Maternal Death Review

Maternal death audits are an important strategy used to understand the causes of maternal mortality and develop strategies of reducing maternal mortality. Maternal death audits are also considered an important monitoring tool in the Uganda National Roadmap for the accelerated reduction of maternal and newborn mortality in Uganda.

AOGU is participating in a number of activities that would institutionalise maternal death audits in Uganda. This was made possible as part of the AOGU-SOGC Partnership Program. AOGU is a key member of the national committee for Maternal and Perinatal death review and has participated significantly in driving the maternal death review process in this country.

In 2004, a maternal death review pre-conference workshop was convened during tthe AOGU conference hosted by AOGU. At this workshop a rapid assessment of the maternal death review (MDR) process in the region was presented and MDR resolutions for the regions were adopted.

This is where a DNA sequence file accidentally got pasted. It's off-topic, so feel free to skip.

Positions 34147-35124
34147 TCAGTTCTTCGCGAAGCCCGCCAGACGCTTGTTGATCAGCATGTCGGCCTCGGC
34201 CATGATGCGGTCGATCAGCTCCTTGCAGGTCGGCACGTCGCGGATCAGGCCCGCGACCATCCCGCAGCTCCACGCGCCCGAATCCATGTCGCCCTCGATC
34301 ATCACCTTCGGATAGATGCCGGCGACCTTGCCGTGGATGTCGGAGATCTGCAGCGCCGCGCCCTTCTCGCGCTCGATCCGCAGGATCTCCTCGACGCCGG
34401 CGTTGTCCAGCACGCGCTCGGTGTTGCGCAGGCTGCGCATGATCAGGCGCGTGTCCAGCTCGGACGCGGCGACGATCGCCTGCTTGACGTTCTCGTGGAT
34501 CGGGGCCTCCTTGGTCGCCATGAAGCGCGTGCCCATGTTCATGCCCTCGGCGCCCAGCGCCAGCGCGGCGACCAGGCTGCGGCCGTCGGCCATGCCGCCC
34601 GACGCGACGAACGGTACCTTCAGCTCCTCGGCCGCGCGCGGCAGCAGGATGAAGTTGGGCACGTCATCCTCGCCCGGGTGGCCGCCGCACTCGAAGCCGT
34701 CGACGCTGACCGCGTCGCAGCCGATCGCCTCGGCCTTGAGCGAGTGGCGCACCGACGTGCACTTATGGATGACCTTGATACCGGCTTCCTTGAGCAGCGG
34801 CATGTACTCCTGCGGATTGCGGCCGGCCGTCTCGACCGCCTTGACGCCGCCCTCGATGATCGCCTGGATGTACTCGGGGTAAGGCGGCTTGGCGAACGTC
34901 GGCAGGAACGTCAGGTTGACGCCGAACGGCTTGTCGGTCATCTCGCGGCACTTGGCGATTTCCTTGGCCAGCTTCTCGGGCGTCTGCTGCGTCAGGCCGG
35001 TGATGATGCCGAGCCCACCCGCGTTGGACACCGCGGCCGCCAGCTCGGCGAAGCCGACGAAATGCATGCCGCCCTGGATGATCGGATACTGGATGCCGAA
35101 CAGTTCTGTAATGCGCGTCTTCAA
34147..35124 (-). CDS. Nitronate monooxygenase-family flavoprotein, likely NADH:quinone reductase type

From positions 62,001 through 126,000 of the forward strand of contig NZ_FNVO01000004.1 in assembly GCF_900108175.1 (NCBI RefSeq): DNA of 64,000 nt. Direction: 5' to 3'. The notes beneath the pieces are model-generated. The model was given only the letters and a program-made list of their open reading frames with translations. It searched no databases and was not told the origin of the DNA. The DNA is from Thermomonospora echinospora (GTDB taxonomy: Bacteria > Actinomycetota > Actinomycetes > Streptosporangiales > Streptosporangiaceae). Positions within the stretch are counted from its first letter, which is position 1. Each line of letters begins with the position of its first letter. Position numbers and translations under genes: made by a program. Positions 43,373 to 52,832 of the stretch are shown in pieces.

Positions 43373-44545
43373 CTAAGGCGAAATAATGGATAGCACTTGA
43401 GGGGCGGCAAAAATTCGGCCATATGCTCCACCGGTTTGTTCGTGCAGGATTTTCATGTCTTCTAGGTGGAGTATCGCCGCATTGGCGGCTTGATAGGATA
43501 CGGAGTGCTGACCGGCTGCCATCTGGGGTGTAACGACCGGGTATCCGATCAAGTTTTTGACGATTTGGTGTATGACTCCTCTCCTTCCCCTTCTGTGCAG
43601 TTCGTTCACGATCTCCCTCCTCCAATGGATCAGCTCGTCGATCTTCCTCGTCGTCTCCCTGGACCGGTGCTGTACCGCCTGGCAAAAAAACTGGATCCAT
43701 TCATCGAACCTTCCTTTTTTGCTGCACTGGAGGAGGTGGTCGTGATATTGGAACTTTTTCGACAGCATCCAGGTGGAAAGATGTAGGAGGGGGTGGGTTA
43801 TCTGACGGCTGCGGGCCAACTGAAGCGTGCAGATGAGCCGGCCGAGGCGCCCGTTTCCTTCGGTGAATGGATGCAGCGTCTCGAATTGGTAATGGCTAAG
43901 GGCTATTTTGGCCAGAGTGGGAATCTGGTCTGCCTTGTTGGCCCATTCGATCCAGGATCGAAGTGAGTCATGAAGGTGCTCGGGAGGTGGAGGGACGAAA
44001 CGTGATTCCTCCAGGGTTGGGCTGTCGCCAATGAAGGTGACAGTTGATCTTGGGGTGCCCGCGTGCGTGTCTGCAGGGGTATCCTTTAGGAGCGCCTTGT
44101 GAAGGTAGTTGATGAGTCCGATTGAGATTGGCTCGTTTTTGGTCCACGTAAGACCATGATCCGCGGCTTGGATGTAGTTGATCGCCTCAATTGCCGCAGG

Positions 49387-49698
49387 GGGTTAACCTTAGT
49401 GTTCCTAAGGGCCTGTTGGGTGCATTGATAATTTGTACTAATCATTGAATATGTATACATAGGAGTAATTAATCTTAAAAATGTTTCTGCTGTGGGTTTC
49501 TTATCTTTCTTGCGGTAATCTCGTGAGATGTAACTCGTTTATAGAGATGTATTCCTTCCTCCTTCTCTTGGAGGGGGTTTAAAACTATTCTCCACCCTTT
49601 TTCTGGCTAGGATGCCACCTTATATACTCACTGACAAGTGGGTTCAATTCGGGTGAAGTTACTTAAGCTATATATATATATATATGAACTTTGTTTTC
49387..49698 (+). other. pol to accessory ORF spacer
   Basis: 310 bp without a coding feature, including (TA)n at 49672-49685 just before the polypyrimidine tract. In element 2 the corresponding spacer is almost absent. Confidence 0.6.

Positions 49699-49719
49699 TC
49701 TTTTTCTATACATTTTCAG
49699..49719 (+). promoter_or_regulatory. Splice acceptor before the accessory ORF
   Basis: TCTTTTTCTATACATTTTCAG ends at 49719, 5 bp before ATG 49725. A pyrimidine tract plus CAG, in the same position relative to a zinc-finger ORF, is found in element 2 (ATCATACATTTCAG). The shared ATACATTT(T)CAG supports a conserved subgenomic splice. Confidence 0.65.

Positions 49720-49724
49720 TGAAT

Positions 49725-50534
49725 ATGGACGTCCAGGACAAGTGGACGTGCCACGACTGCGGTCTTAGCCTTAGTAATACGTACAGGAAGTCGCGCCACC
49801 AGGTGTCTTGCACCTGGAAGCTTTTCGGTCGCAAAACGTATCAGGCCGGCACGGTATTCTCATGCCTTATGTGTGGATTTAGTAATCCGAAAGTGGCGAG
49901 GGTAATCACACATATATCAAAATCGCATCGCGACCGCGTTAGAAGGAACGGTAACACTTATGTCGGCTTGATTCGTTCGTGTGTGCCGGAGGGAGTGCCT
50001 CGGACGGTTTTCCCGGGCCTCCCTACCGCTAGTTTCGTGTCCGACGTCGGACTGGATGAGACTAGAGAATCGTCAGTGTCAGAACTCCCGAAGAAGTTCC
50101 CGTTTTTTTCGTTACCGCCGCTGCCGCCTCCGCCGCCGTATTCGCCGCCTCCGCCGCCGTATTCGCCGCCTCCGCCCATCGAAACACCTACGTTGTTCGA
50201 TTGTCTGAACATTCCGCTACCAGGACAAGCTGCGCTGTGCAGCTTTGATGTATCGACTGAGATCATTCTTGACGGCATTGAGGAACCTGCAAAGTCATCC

In July 2007, AOGU conducted four one-day workshops for 274 health workers from 11 of the 12 health regions in Uganda. Participants were drawn from health facilities that offered comprehensive emergency obstetric services. The workshops introduced the process of maternal death notification, review and confidential enquiry, hands on experience, and working as teams on the audit process. Participants were introduced to the new maternal death audit form which was being adopted from South Africa. The trainings offered an opportunity for regional obstetricians to meet other Reproductive health workers from lower health units. The trainings showed that it is feasible to get Reproductive health teams working closely at all levels of the health system. At the end of the trainings, maternal audit teams for the various facilities had been constituted.

Under the FIGO Saving Mothers and Newborns Project in Kibaale and Kiboga, part of the on going support supervision in the health facilities, the volunteers were required to initiate and carry out maternal and perinatal death audits in the 6 pilot health facilities. The first teams were tasked with introducing the maternal death notification forms to the health workers in these districts. In Kibaale many of the health workers were seeing them for the first time.

Facilities in Kiboga had previously conducted maternal death reviews with no follow-up actions. Nine of the 18 maternal deaths last year were audited by the volunteers. Poor record keeping was the main reason for lack of auditing.